The Subnetwork Access Protocol (SNAP) is an extension of the IEEE 802.2 Logical Link Control (LLC) to distinguish much more protocols of the higher layer than using of the 8-bit Service Access Point fields (LSAP) present in the IEEE 802.2 header.
The SNAP and LSAP fields are added to the packets at the transmitting node in order to allow the receiving node to pass each received frame to an appropriate device driver which understands given protocol.
The Sub-Network Point of Attachment (SNPA) is the data-link address used in ISIS protocol to reach the neighbor on a broadcast media. This can be compare as Ethernet links use the Mac Address of the neighbor.
The Open Systems Interconnect (OSI) model uses a SAP to define the communication between layers (like Network, Transport, Session, and the other layers of the Seven-Layered Model), that is to identify which protocol should process an incoming message. Within a given layer, programs can exchange data by a mutually agreed upon protocol mechanism. A pair of programs that do not support a common protocol cannot communicate with each other. Thus for multiple protocols to coexist within a layer, it is necessary to determine which protocol is to be invoked to process a service data unit delivered by the lower layer.
The most common reference to SAP, including a Source Service Access Point (SSAP) and a Destination Service Access Point (DSAP) refers to the boundary between the Data Link Layer and the Network Layer. It is common to think of SAP only in terms of its use at Layer 2, specifically in its Logical Link Control (LLC) sub-layer as defined in the IEEE 802.2 standards. Link Service Access Point (LSAP) includes both Destination Service Access Point (DSAP) and Source Service Access Point (SSAP). It enables a MAC station to communicate with upper layers via different protocols.
Standard Network layer protocols have been assigned reserved LLC addresses, as recorded in ISO/IEC TR 11802-1. One half of the LLC address space is reserved for such assignment. Other protocols are accommodated in two ways. One way is by local assignment of LSAPs, for which the other half of the LLC address space is available. The second way is through the use of a particular reserved LLC address value that has been assigned for use in conjunction with the Sub-network Access Protocol (SNAP) which is called SNAP address. The SNAP address identifies, at each MAC SAP, a single LSAP. Thus, each protocol using SNAP must employ a protocol identifier. Thus, the Subnetwork Access Protocol (SNAP) is a mechanism for multiplexing, on networks using IEEE 802.2 LLC, more protocols than can be distinguished by the 8-bit 802.2 Service Access Point (SAP) fields. SNAP supports identifying protocols by Ethernet type field values; it also supports vendor-private protocol identifier spaces. It is used with IEEE 802.3, IEEE 802.4, IEEE 802.5, IEEE 802.11 and other IEEE 802 physical network layers, as well as with non-IEEE 802 physical network layers such as FDDI that use 802.2 LLC.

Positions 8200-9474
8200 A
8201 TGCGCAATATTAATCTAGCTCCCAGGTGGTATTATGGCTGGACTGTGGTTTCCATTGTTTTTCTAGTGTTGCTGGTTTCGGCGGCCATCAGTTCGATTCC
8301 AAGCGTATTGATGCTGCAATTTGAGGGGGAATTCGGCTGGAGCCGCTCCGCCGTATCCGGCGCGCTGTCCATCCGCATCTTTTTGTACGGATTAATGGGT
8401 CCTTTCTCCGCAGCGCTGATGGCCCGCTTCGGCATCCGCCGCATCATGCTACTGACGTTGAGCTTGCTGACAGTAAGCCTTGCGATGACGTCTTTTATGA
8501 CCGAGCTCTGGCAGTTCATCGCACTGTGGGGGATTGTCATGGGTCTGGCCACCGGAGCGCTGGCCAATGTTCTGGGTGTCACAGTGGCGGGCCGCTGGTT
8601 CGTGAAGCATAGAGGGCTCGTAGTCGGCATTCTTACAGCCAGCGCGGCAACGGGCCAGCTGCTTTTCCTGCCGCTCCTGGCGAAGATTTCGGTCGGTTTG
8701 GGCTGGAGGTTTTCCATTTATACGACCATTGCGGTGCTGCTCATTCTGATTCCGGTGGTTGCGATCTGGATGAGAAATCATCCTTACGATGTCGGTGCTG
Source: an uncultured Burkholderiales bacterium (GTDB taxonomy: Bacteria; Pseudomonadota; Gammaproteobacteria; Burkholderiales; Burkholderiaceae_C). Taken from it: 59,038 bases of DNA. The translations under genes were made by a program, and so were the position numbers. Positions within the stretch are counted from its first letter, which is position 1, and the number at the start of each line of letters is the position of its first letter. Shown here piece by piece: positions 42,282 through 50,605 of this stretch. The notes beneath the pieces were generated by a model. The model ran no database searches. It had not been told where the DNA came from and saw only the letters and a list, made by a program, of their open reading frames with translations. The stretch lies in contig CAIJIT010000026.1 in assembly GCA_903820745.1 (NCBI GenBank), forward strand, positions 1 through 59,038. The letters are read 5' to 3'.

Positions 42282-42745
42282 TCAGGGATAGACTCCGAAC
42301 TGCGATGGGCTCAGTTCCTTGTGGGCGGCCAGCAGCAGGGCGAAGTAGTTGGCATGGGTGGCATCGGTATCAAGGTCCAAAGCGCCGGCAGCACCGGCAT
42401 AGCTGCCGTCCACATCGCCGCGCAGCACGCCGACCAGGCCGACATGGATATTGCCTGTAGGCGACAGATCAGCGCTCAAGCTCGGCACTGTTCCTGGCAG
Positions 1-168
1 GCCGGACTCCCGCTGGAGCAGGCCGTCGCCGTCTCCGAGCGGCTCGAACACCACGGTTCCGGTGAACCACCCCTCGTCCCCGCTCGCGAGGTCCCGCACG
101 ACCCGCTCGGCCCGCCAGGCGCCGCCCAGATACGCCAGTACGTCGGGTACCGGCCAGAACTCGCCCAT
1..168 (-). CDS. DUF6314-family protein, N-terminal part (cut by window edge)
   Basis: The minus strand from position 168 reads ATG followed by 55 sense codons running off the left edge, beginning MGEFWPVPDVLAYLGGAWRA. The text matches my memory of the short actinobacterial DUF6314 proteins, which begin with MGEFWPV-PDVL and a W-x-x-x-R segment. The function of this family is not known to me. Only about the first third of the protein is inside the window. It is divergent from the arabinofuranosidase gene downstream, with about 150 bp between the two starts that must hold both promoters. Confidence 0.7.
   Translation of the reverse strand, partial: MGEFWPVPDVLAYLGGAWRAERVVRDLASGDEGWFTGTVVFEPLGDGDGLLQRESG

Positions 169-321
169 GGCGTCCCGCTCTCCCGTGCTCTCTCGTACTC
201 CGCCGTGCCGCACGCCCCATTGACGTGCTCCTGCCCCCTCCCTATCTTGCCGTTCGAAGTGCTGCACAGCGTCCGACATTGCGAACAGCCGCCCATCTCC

The SNAP is an extension of the 802.2 LLC specified in the IEEE 802 Overview and Architecture document. The 5-octet SNAP header follows the 802.2 LLC header if the destination SAP (DSAP) and the source SAP (SSAP) contain hexadecimal values of AA or AB:
|802.2 LLC Header
|1 or 2 octets
The SNAP header consists of a 3-octet IEEE Organizationally Unique Identifier (OUI) followed by a 2-octet protocol ID. If the OUI is hexadecimal 000000, the protocol ID is the Ethernet type (EtherType) field value for the protocol running on top of SNAP; if the OUI is an OUI for a particular organization, the protocol ID is a value assigned by that organization to the protocol running on top of SNAP.
SNAP is usually used with Unnumbered Information 802.2 protocol data units (PDUs), with a control field value of 3, and the LSAP values are usually hexadecimal AA, so the 802.2 LLC header for a SNAP packet is usually AA AA 03; however, SNAP can be used with other PDU types as well.
On Ethernet, the 8 octets occupied by the LLC and SNAP headers reduce the size of the available payload for protocols such as the Internet Protocol to 1492 bytes, compared to the use of the Ethernet II framing; therefore, for protocols that have EtherType values, packets are usually transmitted with Ethernet II headers rather than with LLC and SNAP headers. On other network types, the LLC and SNAP headers are required in order to multiplex different protocols on the link layer, as the MAC layer doesn't itself have an EtherType field, so there's no alternative framing that would have a larger available payload.
One might ask "why is a separate sub-network header necessary?". The answer is that it was to augment a decision that was made during the layout of the LLC header. At the time that the LLC header was being designed it was thought that a single octet (256 possible values) in the header would be enough to specify all the protocol values that vendors would want to register. As the values began to be reserved, it was discovered that the LLC header would soon run out of open values. The hexadecimal AA and AB values were reserved, and an additional header—the SNAP header—was developed; it can support all EtherType values, as well as multiple spaces of private protocol values.
As per IETF RFC 1042, IP datagrams and ARP datagrams are transmitted over IEEE 802 networks using LLC and SNAP headers, except on Ethernet/IEEE 802.3, where they are transmitted with Ethernet II headers, as per